Though the Orbital Primate Spacecraft never made it past a fairly speculative stage, it was positioned quite clearly in NASA’s schedule as it existed in December 1967. Northrop examined the various Apollo missions that weren’t headed to the Moon (primarily Apollo astronaut training and the building and supplying of Skylab at its subsidiary stations as it was then conceived) and settled on Saturn/Apollo Applications flight 218, then scheduled for late 1970. Retrieval was more nebulously scheduled beyond the basic parameter of keeping the experiment running for six to twelve months, and was relegated to any one of the resupply missions SAA 221 to 228.
While the Orbiting Primate Spacecraft weightlessness experiment was the primary mission described, Northrop also briefly described a few other possible uses for a variant OPS, such as mounting it on an LM landing stage and studying the biology of the rhesus monkeys under lunar conditions, or putting one at the far end of a tether attached to a (presumably unmanned) CSM acting as a counterweight for spinning up the arrangement and running artificial gravity experiments. They also somewhat bizarrely tout it as a possible habitation module extension for a spacecraft built around the Gemini B being developed for the Air Force’s Manned Orbiting Laboratory, and even joining two of them in sequence as an emergency shelter in orbit.
What happened to make it fail: The Apollo schedule was very much in flux by the time Northrop submitted their study to NASA in December 1967. The Apollo 1 fire in February of that year had suddenly made it that much harder to reach the goal of landing a man on the Moon by the end of 1969 and NASA refocused their efforts much to the detriment of anything that didn’t directly lead up to Apollo 11. The Apollo Applications Program suffered accordingly.
By the time the AAP got back on track, budget was a problem. Several AAP proposals were cancelled because there were no more Saturn Vs available no matter what money could be thrown at them, but this wasn’t one of them. Had the money been there, there wouldn’t have been much difficulty coming up with a Saturn IB, a CSM, and the OPS. But this project was going to have to wait until after Skylab no matter what, and considering that that didn’t get going until May 1973—five years after the flight date assumed for the proto-Skylab in the proposal—this mission would have flown during the absolute nadir of NASA funding. By then the Space Shuttle program was absorbing everything they had.
The author also has a suspicion that the mission never went very far because it lacked dignity—while intellectually the OPS is a reasonable experiment, it’s hard to not react to it emotionally as “monkeys in a can”. Shepherding a mission from conception to flight is a political process, and what ex-military man or sober scientist is going to champion it and expose himself to ridicule (unfair or not) when there are so many other impressive or even heroic space missions to choose from?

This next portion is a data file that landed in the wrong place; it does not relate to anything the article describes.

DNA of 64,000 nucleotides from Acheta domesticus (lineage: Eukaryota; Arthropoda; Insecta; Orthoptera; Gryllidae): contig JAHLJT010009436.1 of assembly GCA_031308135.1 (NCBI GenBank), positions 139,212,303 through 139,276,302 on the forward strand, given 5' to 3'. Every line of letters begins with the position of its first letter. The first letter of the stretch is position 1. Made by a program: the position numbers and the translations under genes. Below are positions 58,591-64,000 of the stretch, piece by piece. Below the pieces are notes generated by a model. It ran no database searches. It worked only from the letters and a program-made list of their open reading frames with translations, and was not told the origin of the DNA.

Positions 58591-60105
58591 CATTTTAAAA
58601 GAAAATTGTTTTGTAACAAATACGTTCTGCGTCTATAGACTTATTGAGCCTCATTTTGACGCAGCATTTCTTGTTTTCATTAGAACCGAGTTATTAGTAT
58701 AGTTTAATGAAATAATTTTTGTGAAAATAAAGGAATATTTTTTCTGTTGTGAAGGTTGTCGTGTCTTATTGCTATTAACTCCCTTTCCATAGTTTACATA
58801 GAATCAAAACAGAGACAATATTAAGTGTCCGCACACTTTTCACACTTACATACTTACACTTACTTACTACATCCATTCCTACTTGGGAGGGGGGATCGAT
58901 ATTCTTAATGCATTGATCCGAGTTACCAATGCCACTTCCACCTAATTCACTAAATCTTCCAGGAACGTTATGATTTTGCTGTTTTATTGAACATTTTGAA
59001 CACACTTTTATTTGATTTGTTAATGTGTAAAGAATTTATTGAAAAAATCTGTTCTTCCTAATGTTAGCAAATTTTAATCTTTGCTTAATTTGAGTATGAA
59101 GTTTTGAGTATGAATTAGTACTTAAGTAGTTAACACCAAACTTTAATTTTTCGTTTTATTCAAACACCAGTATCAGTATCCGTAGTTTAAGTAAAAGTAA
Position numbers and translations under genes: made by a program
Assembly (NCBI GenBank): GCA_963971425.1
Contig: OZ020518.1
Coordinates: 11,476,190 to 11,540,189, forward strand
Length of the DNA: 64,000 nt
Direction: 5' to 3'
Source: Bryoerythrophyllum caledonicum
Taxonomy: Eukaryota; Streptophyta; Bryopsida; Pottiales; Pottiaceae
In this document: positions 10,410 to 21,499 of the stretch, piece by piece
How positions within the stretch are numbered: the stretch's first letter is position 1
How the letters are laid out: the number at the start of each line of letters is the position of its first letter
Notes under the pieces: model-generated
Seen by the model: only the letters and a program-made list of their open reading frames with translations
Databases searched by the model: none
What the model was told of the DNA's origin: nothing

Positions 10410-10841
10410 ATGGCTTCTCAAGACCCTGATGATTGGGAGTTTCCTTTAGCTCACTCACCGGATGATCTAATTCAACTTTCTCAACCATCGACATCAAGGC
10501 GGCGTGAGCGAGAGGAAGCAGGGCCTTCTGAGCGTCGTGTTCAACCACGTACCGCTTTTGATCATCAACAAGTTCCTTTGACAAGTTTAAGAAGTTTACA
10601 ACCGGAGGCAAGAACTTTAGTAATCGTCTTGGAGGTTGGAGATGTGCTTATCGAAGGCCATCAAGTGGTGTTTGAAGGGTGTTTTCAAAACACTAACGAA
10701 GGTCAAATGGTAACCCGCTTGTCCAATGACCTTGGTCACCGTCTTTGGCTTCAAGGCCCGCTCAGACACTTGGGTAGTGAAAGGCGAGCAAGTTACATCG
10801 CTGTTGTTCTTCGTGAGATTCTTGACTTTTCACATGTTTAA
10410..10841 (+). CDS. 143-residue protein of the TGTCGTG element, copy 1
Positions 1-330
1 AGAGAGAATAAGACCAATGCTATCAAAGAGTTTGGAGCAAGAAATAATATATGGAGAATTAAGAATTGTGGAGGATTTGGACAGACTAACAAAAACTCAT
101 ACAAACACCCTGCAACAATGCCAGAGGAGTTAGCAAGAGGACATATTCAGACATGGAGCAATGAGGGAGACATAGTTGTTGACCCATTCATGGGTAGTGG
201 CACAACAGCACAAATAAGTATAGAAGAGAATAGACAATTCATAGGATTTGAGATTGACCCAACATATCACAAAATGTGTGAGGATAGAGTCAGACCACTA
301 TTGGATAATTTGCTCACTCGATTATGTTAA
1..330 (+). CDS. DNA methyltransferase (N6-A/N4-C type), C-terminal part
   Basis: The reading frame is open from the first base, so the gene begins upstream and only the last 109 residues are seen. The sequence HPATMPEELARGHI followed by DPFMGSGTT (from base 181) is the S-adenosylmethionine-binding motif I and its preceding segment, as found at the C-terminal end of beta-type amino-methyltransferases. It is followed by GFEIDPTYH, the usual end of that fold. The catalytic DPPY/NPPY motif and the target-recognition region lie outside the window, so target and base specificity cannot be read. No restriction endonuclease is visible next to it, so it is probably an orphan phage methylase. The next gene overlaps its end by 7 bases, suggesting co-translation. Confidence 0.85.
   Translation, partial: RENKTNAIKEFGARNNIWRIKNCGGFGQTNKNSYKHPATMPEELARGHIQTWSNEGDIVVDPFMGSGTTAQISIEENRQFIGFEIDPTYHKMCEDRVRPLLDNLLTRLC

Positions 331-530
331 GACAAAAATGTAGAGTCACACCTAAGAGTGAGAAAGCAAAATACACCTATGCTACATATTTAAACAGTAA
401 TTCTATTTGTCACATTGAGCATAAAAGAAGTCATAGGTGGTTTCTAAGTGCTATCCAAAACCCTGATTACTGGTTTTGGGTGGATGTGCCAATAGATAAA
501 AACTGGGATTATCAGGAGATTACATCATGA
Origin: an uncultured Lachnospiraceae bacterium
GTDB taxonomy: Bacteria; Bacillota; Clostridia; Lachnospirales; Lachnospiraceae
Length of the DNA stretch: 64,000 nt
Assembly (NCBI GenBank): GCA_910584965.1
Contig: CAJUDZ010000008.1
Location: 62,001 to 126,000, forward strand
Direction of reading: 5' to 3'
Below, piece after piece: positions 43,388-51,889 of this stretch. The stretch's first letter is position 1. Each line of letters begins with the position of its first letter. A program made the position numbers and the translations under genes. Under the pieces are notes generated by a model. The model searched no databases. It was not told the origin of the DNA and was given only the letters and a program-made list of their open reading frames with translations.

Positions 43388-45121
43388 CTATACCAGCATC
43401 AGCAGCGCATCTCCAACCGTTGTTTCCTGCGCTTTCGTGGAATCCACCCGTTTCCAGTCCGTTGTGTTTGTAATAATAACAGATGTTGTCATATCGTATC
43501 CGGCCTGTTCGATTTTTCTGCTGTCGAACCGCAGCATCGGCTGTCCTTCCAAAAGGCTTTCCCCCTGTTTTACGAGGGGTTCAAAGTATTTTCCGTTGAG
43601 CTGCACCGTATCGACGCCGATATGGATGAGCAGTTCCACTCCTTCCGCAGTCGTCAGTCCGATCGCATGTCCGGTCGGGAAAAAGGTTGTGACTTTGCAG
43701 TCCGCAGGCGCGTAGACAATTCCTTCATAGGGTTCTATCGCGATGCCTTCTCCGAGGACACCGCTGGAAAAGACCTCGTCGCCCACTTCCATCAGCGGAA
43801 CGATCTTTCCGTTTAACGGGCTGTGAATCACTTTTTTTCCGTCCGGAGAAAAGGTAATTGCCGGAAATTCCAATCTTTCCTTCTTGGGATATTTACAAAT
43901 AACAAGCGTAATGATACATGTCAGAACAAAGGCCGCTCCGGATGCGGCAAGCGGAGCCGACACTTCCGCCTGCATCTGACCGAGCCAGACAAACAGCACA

As it was, it never advanced beyond the Phase A stage, which is to say simply determining how the mission would work in general and not serious design work, and NASA settled on getting their biological data by gradually extending the length of human missions. Skylab 2 lasted 28 days; Skylab 3 lasted 59. The longest American stay in space to date is still only 215 days (Michael López-Alegría, on ISS in 2006-2007), while only two human beings (Valeri Polyakov and Sergei Avdeyev) have exceeded the year that this experiment would have lasted.
What was necessary for it to succeed: The Apollo 1 fire was obviously a major problem, but simply eliminating it probably doesn’t help—it was a symptom of a wider problem at NASA and something else would have come along to disrupt the AAP schedule (and delay the OPS) instead.
The best bet would have been some greater commitment to space stations in the 1970s than NASA actually had. After Skylab the American record for consecutive time in space languished for a very long time until the ISS was up and running. Under those circumstances there was no need to push forward long-term microgravity knowledge. By the time it became necessary, the US even had some access to Russian data, as the USSR had had several long manned missions to the Salyut stations and Mir and the two countries were co-operating to an extent after the end of the Cold War.
Having the US follow the same path as the Soviets wouldn’t have been too hard. The Integrated Program Plan of 1969-70 had several components and the Space Shuttle and a space station were the two likeliest to go forward once it became clear that the entire IPP was a political impossibility. NASA chose the Shuttle, but that was a somewhat surprising decision at the time. Get them to pick a station as their primary goal instead and suddenly the Orbiting Primate Spacecraft starts to look a lot more attractive.